Khazzan – the Arabic word for storage – has since become a benchmark when it comes to offshore oil storage projects. The 500,000-barrel tank, which CB&I built for Dubai Petroleum Company, is located about 100 kilometres off Dubai’s coast at a depth of about 50 metres. Although it was completed 35 years ago, the project’s imprint on Dubai is still evident in the name that is used when referring to the stretch of land where the tank was built – Chicago beach.

Khazzan is not the only CB&I project to make its mark on the Middle East. Since the company first arrived in Saudi Arabia in 1939, CB&I has built up a reputation as the region’s foremost tank storage contractor, having carried out numerous projects between Egypt and Qatar and Syria and Yemen.

In the 1980s, CB&I built seven cryogenic tanks for liquefied natural gas (LNG) and liquefied petroleum gas (LPG) storage on Abu Dhabi’s Das Island – a deal worth $360 million. Ten years later, the company designed and built a tank farm comprising more than 100 structures for the UK’s BP in Aden. At present, CB&I is involved – among other projects – as subcontractor on the estimated $1,100 million Al-Khaleej gas project (AKG) in Qatar. The work involves installing new gas treatment and natural gas liquid (NGL) recovery units at Ras Laffan. Under the estimated $50 million deal awarded last August, CB&I is building a propane storage tank with capacity of 125,000 cubic metres and a 110,000-cubic-metre butane storage tank – the world’s largest facilities of their kind. A follow-up contract for an additional two tanks was awarded in February by the client, a Japanese/Italian/local joint venture of Chiyoda Corporation, Mitsui & Company, Snamprogetti and Almana Trading Company.

While CB&I is still best known in the Middle East as a lump sum turnkey (LSTK) contractor for tank and storage facilities, the company’s reference list has expanded in recent years. ‘Around 25 per cent of our new business worldwide comes from building storage tanks and a variety of specialised steel structures,’ says Philip Asherman, executive vice-president and chief marketing officer at CB&I’s Houston administrative headquarters. ‘However, we have been able to grow our global capability quite substantially in the last couple of years, so that in redefining our company, a majority of our new work will come from LNG and process EPC [engineering, procurement and construction] projects.’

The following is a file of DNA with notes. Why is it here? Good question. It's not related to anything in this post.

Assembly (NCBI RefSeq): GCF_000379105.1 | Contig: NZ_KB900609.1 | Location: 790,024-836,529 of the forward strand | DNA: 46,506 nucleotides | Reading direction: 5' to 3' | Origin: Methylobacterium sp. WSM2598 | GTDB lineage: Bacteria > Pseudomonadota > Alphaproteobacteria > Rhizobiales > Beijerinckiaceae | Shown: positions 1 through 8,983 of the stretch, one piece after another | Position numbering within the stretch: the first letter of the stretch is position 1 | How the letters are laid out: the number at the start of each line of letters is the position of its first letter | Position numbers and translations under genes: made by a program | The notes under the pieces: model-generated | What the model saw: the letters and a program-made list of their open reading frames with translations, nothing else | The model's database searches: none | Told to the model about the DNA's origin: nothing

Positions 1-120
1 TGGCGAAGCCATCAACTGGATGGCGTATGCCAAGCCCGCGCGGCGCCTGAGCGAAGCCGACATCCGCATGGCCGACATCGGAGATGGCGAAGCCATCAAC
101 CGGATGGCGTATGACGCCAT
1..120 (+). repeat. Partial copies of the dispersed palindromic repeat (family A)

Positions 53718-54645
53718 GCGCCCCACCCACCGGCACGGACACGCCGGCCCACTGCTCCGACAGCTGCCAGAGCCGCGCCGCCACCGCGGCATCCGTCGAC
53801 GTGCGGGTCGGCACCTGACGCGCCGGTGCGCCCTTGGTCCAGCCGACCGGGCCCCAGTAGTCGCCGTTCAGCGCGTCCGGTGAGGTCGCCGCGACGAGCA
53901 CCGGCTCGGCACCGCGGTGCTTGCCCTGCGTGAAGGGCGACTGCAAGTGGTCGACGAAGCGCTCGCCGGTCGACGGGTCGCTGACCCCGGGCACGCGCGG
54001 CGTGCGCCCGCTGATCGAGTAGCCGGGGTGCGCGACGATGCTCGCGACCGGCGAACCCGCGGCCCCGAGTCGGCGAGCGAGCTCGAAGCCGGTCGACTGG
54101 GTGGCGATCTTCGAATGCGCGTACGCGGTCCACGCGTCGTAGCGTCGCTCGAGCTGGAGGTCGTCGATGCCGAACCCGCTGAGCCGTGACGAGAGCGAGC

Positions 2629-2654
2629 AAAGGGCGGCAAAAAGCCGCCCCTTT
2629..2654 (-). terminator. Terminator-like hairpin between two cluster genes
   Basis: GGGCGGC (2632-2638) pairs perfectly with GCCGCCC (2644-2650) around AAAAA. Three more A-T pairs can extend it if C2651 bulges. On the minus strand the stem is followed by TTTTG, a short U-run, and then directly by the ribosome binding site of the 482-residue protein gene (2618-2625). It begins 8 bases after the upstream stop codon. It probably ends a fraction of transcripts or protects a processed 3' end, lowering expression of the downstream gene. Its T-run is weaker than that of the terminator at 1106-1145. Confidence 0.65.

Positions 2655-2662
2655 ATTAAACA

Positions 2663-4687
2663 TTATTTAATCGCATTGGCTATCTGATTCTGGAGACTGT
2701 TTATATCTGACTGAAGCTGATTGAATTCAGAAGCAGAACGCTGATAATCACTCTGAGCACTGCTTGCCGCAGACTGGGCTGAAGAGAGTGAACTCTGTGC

CB&I has evolved from a storage and tank construction specialist into an LSTK EPC contractor with wide-ranging processing capabilities – a remarkable transformation that has been the result of an aggressive expansion strategy over the past four years. The first major step towards broadening the company’s portfolio was taken in 2000, when CB&I purchased Texas-based Howe-Baker International, a contractor specialising in the construction of hydrocarbon processing plants for the refining, petrochemical and natural gas industries. The purchase was followed two years later by the acquisition of another Texas-based company, TPA, since integrated with Howe-Baker’s operations to form TPA Howe-Baker, an EPC contractor specialising in sulphur removal and recovery.

In 2003, the company purchased